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Wednesday, 10 July, 2002, 13:14 GMT 14:14 UK
CJD cases 'will increase'
CJD makes the brain 'spongy'
CJD makes the brain 'spongy'
Cases of the human form of mad cow disease are set to increase by about 20% each year, experts have predicted.

But scientists at the National CJD Surveillance Unit in Edinburgh stress numbers will still be very small.

In their latest report, they said the "north-south divide", where the incidence is higher in Scotland and northern England, will continue.

The report predicted there would be 32 deaths from the disease, the human form of BSE, this year.


The upward trend in vCJD cases continues to be statistically significant

CJD unit report
Scientists looked back at the history of vCJD since the unit was set up in May 1990 until December 2001.

It said 104 people were thought to have died from the condition, and a total of 114 cases had been identified by the end of January this year.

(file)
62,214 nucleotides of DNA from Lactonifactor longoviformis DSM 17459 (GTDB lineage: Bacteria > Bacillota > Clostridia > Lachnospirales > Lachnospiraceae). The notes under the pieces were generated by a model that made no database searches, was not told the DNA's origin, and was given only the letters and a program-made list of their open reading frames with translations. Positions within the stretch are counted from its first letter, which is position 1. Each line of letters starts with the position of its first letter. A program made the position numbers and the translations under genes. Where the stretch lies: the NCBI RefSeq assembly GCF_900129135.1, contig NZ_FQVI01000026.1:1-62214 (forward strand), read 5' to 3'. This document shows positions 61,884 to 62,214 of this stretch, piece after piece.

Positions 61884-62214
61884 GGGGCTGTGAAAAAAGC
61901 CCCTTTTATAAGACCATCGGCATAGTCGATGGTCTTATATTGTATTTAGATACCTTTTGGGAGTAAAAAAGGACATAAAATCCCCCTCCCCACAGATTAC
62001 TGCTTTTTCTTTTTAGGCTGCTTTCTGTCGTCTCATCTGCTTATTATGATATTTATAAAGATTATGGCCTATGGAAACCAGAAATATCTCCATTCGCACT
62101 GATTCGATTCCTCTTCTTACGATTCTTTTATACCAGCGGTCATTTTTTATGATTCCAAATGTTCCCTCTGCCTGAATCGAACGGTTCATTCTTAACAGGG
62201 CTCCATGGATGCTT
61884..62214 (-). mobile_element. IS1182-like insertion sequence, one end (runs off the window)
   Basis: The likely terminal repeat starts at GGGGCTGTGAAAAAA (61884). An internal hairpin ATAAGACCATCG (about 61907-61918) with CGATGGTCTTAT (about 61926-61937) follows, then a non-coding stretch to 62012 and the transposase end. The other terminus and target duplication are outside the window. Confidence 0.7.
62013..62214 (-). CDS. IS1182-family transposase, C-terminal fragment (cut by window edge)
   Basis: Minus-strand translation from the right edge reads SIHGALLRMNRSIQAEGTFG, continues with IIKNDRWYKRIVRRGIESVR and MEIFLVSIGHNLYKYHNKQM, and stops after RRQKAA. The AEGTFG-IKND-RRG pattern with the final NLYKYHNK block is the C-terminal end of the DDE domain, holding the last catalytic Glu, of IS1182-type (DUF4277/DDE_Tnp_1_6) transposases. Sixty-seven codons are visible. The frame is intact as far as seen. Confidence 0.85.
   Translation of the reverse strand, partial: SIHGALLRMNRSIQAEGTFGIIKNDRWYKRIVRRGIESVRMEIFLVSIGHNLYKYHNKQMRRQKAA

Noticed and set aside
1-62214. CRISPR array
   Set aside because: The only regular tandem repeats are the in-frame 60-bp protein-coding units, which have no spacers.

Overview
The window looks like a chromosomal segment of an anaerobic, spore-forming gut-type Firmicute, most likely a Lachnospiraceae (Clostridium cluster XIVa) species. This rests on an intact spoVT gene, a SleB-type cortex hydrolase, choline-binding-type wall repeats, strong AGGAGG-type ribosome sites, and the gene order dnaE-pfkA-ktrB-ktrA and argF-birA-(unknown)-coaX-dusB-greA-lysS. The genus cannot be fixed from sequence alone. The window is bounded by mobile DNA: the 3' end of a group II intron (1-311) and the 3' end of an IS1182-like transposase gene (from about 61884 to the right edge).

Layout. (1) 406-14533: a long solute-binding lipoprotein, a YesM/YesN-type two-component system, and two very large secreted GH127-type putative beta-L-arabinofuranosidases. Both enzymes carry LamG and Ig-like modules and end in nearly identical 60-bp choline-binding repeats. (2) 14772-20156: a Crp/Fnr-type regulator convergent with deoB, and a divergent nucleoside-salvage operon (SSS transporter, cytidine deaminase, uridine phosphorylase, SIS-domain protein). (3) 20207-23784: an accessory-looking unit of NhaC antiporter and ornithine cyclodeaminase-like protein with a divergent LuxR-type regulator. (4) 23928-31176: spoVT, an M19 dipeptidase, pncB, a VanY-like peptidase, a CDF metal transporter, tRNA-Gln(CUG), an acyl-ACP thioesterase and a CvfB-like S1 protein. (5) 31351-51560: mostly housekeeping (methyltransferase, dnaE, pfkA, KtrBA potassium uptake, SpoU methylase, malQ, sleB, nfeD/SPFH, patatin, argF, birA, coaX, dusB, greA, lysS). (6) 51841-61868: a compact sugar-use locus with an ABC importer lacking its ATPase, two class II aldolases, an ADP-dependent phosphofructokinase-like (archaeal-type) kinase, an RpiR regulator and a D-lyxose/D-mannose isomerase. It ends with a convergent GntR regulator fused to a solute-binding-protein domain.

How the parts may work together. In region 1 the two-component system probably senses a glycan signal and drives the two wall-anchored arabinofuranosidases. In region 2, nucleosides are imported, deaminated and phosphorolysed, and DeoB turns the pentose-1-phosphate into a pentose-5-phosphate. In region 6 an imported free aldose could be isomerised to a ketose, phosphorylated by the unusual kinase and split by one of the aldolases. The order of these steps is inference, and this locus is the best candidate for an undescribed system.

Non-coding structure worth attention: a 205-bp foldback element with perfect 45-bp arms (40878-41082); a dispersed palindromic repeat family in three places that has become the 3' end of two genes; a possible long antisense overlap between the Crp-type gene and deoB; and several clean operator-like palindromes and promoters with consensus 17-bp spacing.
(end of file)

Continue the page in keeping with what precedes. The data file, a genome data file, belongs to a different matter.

It suggested that people living in the north in 1991 were about one and three quarter times more likely to have developed vCJD.

'Significant cluster'

The report said: "The upward trend in vCJD cases continues to be statistically significant with an increase of 21% per year for onsets and 23% per year for deaths.

"The incidence of vCJD across the UK continues to show a north-south divide, with a higher incidence being maintained in the north of the UK."

But scientists stress the number of cases is small, and say the only "statistically significant cluster" of vCJD cases occurred in Leicestershire.

There, health officials suggested meat preparation techniques used by local butchers in the 1980s could have led to cross-contamination of muscle meat with brain tissue.

But Professor Peter Smith, chairman of Seac, the Spongiform Encephalopathy Advisory Committee, told BBC News Online: "They are the best estimates at the rate at which cases have been going up. But there is quite a lot of uncertainty."

Professor Smith added: "When vCJD was first described, people felt that, because so many people could potentially have eaten infected meat, that there could have been an epidemic of tens of thousands.

"But as time has gone on, that has looked far less likely."

See also:

05 Jul 02 | Health
19 Dec 01 | Health
23 Nov 01 | Health
14 Nov 01 | Health
26 Oct 01 | Health
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